History of Hungary

Mongol Invasion
Mongols defeat Christian knights at the Battle of Liegnitz, 124. ©Angus McBride
1241 Jan 1 - 1238

Mongol Invasion

Hungary

In 1241–1242, the kingdom suffered a major blow in the wake of the Mongol invasion of Europe. After Hungary was invaded by the Mongols in 1241, the Hungarian army was defeated disastrously at the Battle of Mohi. King Béla IV fled the battlefield and then the country after the Mongols pursued him to its borders. Before the Mongols retreated, a large part of the population (20-50%) died.[22] In the plains, between 50 and 80% of the settlements were destroyed.[23] Only castles, strongly fortified cities and abbeys could withstand the assault, as the Mongols had no time for long sieges—their goal was to move west as soon as possible. The siege engines and the Chinese and Persian engineers that operated them for the Mongols had been left in the conquered lands of Kyivan Rus'.[24] The devastation caused by the Mongol invasions later led to the invitation of settlers from other parts of Europe, especially from Germany.


During the Mongols' campaign against Kievan Rus, some 40,000 Cumans, members of a nomadic tribe of pagan Kipchaks, were driven west of the Carpathian Mountains.[25] There, the Cumans appealed to King Béla IV for protection.[26] The Iranian Jassic people came to Hungary together with the Cumans after they were defeated by the Mongols. Cumans constituted perhaps up to 7–8% of the population of Hungary in the second half of the 13th century.[27] Over the centuries they were fully assimilated into the Hungarian population, and their language disappeared, but they preserved their identity and their regional autonomy until 1876.[28]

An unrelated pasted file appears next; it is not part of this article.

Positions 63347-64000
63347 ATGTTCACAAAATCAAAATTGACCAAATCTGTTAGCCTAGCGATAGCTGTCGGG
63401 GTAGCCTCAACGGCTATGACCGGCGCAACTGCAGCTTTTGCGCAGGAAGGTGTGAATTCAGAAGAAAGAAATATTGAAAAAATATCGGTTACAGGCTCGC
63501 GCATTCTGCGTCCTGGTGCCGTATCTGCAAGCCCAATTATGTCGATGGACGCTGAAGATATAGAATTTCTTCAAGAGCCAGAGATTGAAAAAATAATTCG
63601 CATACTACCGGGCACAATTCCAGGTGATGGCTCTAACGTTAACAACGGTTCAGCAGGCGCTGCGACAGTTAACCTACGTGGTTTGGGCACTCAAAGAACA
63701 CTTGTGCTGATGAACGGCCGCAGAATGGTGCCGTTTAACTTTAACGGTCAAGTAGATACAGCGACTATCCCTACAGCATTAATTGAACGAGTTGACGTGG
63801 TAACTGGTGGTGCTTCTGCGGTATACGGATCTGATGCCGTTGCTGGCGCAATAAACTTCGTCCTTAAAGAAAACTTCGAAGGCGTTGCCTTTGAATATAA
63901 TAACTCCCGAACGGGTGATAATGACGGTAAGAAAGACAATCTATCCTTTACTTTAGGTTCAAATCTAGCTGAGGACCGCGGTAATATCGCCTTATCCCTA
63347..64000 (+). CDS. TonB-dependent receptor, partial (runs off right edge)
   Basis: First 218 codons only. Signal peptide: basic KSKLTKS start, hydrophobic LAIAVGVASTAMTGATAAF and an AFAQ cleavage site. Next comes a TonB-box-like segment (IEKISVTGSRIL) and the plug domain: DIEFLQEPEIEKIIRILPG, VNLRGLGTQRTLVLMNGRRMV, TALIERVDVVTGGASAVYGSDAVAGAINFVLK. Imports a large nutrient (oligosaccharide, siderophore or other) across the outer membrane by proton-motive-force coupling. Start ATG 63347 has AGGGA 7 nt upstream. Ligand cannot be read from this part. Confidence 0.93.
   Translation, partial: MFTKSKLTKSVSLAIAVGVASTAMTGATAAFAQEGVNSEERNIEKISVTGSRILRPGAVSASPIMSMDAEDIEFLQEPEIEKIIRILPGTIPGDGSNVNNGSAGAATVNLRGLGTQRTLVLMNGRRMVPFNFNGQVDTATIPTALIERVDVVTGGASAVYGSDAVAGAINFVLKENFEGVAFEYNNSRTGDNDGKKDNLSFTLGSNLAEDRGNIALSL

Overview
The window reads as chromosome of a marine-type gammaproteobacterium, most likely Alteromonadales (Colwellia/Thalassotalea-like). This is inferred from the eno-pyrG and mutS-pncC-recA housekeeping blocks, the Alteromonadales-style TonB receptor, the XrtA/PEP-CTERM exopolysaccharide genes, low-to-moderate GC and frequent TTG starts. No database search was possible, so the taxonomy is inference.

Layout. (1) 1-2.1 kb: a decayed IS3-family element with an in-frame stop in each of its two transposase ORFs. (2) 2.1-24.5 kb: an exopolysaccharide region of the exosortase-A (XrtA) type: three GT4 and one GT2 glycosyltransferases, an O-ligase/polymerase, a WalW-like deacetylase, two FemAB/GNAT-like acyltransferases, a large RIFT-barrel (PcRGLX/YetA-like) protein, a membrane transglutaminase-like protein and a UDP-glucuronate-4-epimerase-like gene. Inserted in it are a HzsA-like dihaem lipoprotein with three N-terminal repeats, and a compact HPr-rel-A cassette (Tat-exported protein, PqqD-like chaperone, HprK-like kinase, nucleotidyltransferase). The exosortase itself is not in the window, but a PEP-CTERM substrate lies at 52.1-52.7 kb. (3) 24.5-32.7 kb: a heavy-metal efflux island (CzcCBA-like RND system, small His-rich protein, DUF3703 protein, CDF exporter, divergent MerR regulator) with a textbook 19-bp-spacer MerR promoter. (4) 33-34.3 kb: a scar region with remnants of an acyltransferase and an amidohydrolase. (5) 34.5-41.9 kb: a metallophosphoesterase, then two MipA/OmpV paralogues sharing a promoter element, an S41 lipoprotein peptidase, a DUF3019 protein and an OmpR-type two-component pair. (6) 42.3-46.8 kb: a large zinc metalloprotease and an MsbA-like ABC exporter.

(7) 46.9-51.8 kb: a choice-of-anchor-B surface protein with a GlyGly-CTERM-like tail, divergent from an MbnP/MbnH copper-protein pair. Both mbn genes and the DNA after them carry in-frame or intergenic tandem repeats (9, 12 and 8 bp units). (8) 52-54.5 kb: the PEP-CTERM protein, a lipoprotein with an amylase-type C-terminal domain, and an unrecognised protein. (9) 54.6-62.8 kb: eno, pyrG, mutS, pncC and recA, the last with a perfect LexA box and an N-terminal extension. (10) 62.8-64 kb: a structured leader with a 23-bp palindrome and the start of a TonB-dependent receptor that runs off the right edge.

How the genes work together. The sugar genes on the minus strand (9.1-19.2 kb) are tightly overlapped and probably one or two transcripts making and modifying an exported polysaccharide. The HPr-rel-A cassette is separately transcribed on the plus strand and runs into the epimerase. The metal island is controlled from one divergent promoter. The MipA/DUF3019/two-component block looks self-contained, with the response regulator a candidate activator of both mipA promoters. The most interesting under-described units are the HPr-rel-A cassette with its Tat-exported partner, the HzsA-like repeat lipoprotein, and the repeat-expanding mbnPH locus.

As a consequence of the Mongol invasions, King Béla ordered the construction of hundreds of stone castles and fortifications to help defend against a possible second Mongol invasion. The Mongols did indeed return to Hungary in 1286, but the newly built stone-castle systems and new military tactics involving a higher proportion of heavily armed knights stopped them. The invading Mongol force was defeated near Pest by the royal army of King Ladislaus IV. Later invasions were also repelled handily. The castles built by Béla IV proved to be very useful at a later time in the long struggle against the Ottoman Empire. However, the cost of building them indebted the Hungarian king to the major feudal landlords, so that the royal power reclaimed by Béla IV after his father Andrew II significantly weakened it was once again dispersed among the lesser nobility.


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Last Updated: : Mon Jan 08 2024